What makes a good back to school campaign?

It’s time for the summer holidays here in the UK which means we are weeks away from the second most wonderful time of the year; back to school and you can almost hear the sound of retailers, advertisers and marketers up and down the country clicking launch on campaigns designed to funnel some of that business their way.

But back to school is not just about September, in fact the engagement rate is already double on most channels in July and it gradually increases through August, reaching up to 6x higher engagement rate in September. According to a report by millenial media 64% of back-to-school campaigns are aiming for an increase of foot traffic, and 81% are retail related. Which isn’t surprising as British consumers spent around £1.45 billion on back-to-school purchases last year, much of it online.

Did you know that there are 7 times more searches for “back to school” in August compared the annual average.
There are 3 times more searches for “school uniform” in late July compared to the annual average.
There is 33% rise in “stationary” searches in Mid-August
2 times as many people search for backpacks on Google in August than at other times of the year.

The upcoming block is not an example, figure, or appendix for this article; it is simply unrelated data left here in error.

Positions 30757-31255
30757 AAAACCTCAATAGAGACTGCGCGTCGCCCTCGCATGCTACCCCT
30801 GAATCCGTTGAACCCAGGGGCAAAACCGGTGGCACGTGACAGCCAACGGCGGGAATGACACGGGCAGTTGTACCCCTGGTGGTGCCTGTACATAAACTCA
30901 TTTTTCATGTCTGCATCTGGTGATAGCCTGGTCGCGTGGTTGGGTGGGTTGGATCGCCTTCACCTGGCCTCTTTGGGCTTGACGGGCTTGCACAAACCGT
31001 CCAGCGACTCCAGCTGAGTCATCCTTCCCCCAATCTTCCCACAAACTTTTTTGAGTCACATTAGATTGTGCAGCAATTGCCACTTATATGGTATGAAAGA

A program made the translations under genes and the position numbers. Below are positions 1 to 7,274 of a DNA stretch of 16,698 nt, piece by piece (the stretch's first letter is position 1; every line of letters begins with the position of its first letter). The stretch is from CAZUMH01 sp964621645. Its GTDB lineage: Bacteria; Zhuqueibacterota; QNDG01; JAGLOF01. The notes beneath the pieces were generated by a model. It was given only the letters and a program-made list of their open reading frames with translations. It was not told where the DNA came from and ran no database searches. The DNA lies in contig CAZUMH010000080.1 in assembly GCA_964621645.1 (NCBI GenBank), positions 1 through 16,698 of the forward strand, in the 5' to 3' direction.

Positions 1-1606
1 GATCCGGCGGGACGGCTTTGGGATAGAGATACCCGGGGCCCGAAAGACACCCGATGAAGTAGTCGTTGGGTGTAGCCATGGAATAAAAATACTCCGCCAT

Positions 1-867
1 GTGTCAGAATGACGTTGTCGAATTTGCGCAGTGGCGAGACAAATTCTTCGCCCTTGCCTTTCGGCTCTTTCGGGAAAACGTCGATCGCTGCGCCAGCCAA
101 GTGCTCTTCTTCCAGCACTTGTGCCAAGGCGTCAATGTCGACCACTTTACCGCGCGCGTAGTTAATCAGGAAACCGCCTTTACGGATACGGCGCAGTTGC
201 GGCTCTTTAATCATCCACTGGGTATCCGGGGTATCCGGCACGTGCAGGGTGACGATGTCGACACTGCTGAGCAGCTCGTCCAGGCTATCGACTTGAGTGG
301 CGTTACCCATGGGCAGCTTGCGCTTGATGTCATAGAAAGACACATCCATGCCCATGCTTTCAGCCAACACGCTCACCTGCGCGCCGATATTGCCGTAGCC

So what makes a good back to school campaign?

Let’s look at some of last years success stories for a bit more insight;


In 2016 Saatchi & Saatchi took the ASDA brand in a new and fun direction, giving it a Dr.Seuss make over. Using quotes from ‘Oh the places you’ll go’ really cemented their “the customer at the heart of everything we do” strategy. Tying in to the TV and digital campaign ASDA launched a range of Dr. Seuss merchandise, including the book, ‘Oh, the Places You’ll Go!”.


Tesco demonstrate their understanding of the frustration that parents go through at this time of year by offering a series of helpful hints and tips linked to their back to school range. This reliable customer first approach to a very relatable problem netted them a great deal of success in 2016.

Marks & Spencer’s

Since early 2015 Marks & Spencer had shifted away from their “adventures in” campaigns to “The Art Of”, finally lending the creative thread to Back to School in 2016.
The Art of School Uniforms campaign was intended to highlight the quality and innovative design of their school uniforms. All parents know the pains of children growing so quickly so M&S created a range of school uniforms to accommodate, including adjustable hem trousers.

Coca Cola

Coca Cola was one of the first brands to crack the code on engaging content on Snapchat. Their 2015 back to school campaign focused solely on the stories of students who were sharing snaps of their first day. By working directly with Snapchat to select and curate content that fit with their target demographic of younger consumers, the completion rate for a Snapchat-exclusive 10-second Coke spot shot up to 54%, which in turn translated into awareness and sales.

The key elements seem to be;

• Know your audience

• Be relatable

• Try new platforms

• Cut through the noise

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